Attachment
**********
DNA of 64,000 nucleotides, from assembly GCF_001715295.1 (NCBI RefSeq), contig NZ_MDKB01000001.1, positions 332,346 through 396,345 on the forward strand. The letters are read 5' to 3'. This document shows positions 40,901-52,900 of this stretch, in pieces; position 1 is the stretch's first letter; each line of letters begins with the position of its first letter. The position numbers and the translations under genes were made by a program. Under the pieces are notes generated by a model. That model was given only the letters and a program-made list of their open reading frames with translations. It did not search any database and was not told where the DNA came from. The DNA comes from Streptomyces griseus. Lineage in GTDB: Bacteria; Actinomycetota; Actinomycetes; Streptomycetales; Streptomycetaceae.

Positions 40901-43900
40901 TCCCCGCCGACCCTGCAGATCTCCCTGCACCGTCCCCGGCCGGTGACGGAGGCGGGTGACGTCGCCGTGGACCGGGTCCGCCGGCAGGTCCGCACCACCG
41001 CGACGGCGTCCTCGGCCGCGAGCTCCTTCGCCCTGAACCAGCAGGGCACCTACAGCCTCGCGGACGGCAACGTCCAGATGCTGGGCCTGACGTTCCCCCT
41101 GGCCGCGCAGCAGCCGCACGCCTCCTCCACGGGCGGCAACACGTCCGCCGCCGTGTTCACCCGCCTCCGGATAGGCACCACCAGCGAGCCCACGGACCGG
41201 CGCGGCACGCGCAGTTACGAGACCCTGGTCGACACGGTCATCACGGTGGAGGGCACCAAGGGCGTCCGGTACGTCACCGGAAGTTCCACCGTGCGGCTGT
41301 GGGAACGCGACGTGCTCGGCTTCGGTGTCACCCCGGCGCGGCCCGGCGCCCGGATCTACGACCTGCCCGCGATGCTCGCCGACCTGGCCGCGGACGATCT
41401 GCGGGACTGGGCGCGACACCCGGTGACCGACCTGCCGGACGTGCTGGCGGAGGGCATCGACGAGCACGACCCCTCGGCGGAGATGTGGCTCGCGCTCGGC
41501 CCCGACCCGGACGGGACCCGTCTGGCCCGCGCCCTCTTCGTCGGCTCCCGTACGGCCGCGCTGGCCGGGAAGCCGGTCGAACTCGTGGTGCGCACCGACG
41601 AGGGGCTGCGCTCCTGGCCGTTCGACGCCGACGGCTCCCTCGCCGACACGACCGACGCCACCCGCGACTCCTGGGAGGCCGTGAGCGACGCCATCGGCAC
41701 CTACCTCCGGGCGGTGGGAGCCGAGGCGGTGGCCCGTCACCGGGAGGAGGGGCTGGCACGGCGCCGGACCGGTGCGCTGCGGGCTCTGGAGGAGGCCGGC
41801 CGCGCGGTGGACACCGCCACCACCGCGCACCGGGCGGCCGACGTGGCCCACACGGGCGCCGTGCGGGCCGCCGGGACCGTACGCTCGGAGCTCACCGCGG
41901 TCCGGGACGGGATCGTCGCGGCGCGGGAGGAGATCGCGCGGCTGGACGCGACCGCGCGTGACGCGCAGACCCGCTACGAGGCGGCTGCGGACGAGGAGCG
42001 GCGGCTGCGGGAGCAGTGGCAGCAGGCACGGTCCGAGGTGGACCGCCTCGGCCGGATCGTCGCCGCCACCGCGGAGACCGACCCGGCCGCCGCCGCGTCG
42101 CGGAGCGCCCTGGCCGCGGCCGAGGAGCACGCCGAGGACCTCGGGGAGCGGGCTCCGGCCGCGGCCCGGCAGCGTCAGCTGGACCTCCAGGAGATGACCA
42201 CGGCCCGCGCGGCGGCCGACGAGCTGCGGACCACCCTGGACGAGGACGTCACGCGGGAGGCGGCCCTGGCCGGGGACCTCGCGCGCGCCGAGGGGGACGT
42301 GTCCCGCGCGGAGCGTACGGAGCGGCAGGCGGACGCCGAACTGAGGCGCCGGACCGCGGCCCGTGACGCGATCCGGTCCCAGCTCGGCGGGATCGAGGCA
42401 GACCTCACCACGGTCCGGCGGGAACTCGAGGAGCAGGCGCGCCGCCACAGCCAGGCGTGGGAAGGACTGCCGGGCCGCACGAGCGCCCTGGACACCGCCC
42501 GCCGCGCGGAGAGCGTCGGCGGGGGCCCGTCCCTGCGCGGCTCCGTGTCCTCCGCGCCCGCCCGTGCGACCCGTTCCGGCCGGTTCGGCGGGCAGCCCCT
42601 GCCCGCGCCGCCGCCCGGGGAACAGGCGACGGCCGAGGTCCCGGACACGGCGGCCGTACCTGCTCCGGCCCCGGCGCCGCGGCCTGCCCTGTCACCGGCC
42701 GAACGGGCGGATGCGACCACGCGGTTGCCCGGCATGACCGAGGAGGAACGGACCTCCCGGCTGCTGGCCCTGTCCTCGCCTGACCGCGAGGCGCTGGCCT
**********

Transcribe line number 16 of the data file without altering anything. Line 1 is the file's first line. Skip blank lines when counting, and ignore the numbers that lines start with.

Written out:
42201 CGGCCCGCGCGGCGGCCGACGAGCTGCGGACCACCCTGGACGAGGACGTCACGCGGGAGGCGGCCCTGGCCGGGGACCTCGCGCGCGCCGAGGGGGACGT